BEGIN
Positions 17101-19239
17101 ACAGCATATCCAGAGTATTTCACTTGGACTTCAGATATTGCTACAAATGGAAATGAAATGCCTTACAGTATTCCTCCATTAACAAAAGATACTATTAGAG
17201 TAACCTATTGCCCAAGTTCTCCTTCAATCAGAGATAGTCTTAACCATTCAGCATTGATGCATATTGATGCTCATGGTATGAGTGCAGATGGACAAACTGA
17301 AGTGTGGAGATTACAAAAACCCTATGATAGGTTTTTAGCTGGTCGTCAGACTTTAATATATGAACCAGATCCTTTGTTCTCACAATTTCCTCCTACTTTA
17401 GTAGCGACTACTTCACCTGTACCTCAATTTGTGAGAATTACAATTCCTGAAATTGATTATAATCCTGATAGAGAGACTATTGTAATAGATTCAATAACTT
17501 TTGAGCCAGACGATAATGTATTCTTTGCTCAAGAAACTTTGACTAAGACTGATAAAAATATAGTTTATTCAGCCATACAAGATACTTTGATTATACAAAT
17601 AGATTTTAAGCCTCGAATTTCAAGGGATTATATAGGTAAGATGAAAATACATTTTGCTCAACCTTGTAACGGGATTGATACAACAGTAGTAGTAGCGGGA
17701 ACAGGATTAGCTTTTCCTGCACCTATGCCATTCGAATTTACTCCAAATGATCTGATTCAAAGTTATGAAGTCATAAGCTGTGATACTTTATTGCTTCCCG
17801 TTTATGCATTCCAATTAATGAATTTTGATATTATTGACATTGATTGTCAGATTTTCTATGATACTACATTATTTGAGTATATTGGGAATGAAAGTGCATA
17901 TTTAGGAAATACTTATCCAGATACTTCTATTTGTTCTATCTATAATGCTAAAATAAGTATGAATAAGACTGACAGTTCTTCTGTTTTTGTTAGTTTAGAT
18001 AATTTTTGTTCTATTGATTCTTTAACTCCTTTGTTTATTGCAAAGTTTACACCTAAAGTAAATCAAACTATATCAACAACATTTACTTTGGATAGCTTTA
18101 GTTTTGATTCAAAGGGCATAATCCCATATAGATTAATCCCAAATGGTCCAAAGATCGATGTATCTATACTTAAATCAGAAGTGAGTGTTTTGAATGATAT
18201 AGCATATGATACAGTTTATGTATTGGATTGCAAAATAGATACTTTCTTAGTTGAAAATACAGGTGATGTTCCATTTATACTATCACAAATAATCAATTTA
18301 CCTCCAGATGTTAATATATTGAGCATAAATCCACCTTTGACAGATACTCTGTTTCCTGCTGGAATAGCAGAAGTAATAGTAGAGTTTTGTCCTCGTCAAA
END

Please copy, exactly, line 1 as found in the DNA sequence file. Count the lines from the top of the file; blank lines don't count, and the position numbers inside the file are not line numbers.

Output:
Positions 17101-19239